Locally-owned Foosackly’s says thousands of customers may have had their payment card information compromised due to a hack that has affected 10 stores from Mobile to Pensacola.
According to a letter released by CEO Will Fusaiotti, a point-of-sale (POS) application used by a third-party vendor was hacked earlier this year, which gave the culprits access to “customers’ payment card information” for several months.
“We value your loyalty to Foosackly’s, and we are very sorry this happened,” Fusaiotti wrote.
He went on to write that the attackers used the internet to exploit a vulnerability that third-party vendor’s payment application to install a malicious computer program within the point-of-sale systems at several Foosackly’s locations — allowing it to locate and steal card information.
Fusaiotti said no other personal information was compromised.
“We immediately notified our point-of-sale vendor and launched an investigation with the help of federal law enforcement and a third-party cybersecurity firm,” he added. “We shut down the attack and removed the malicious computer program. With the help of these experts, we are working with our vendor to put in place additional security measures to protect customer information.”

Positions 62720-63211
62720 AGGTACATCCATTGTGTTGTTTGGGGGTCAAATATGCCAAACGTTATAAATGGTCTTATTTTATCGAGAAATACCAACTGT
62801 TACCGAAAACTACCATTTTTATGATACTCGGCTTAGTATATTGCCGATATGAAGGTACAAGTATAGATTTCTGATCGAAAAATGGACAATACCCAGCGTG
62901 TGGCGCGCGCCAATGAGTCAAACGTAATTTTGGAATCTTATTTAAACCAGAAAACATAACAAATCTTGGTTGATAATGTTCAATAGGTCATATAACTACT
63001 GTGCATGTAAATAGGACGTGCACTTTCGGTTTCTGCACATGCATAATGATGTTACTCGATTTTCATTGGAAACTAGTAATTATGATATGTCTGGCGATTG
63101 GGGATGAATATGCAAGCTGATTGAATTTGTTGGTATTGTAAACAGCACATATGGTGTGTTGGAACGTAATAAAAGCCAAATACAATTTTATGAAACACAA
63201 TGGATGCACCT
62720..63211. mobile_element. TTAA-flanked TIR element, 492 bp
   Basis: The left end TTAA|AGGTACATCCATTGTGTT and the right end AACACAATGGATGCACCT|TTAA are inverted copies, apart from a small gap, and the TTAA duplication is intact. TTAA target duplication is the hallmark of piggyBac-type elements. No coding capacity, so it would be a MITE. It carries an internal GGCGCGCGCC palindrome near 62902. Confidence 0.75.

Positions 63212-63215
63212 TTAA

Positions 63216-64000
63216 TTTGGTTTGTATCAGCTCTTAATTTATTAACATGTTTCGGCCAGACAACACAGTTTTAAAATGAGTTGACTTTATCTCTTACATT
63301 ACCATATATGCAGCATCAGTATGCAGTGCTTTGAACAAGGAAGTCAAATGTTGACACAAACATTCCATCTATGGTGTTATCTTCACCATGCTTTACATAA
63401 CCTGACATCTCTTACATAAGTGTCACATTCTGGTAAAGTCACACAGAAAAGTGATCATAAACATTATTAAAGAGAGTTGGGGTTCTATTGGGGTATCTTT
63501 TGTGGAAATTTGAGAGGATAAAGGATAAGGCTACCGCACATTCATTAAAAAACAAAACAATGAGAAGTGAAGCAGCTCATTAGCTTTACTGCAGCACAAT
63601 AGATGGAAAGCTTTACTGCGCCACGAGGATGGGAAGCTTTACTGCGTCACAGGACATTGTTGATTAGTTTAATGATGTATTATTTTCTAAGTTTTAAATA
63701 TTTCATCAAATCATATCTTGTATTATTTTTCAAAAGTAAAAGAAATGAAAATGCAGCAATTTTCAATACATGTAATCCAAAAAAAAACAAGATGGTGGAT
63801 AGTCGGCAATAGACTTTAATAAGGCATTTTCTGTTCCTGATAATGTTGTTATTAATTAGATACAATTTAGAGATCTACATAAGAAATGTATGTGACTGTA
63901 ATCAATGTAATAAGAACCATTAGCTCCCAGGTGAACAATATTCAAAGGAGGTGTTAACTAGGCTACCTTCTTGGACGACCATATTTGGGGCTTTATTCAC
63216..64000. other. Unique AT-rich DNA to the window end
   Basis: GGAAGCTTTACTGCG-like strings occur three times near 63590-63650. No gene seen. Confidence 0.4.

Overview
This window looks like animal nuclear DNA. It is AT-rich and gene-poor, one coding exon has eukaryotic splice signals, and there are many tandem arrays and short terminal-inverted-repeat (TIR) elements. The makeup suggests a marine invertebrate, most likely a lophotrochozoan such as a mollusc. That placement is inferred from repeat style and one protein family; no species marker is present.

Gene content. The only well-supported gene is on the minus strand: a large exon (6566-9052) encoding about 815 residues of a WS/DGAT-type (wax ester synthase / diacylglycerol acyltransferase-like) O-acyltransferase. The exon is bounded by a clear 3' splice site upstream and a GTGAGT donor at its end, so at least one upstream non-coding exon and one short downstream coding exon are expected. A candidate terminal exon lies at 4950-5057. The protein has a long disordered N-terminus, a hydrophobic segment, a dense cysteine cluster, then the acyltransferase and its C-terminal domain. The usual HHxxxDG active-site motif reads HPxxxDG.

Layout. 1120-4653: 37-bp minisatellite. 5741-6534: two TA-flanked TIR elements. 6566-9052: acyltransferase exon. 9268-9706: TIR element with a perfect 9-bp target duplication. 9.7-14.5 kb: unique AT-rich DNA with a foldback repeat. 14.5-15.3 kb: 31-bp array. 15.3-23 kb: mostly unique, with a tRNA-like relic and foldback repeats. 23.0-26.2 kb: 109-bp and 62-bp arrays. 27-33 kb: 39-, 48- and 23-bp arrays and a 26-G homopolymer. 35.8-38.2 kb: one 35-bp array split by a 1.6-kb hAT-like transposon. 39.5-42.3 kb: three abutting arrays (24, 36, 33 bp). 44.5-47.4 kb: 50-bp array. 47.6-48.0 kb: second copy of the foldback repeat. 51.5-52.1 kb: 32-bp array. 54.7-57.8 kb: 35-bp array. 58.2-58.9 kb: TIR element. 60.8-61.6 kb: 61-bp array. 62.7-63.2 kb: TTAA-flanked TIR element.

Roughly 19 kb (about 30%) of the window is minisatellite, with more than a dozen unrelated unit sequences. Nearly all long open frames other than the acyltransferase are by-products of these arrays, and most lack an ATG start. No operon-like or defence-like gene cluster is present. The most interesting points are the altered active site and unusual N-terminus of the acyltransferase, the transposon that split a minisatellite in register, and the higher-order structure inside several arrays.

According to the company, the malware used in the hack was operating on POS applications at 10 restaurants for various periods of time with the earliest detected in late March.
The following locations were compromised on the following dates:
310 University Blvd., Mobile, AL [May 5 — Aug. 16]
2250 Airport Blvd Midtown [April 19 — Aug. 16]
3020 Dauphin Street [April 22 — Aug. 16]
7641 Airport Blvd West [May 6 — Aug. 16]
2502 Schillinger Rd. [March 25 — Aug. 16]
1109 Shelton Beach, Saraland, AL [April 20 — Aug. 16]
7843 Moffett Rd, Semmes, AL [April 20 — June 19] [Aug. 23]
2420 McKenzie St., Foley, AL [April 22 — June 19]
US 98, Daphne, AL 5/6/2018 – [Aug. 16 — Aug. 22]
5850 Mobile Highway, West Pensacola, FL [March 26 — June 19]
Fusaiotti said customers with questions or concerns should call (888) 295-0808.
He also encouraged customers who visited any of the affected Foosackly’s restaurants during this time to carefully review their account statements for any hints of fraudulent activity and immediately report any suspicious transactions to their credit card company or bank.
“We are grateful for your business, and look forward to serving you in the future,” Fusaiotti’s letter concluded.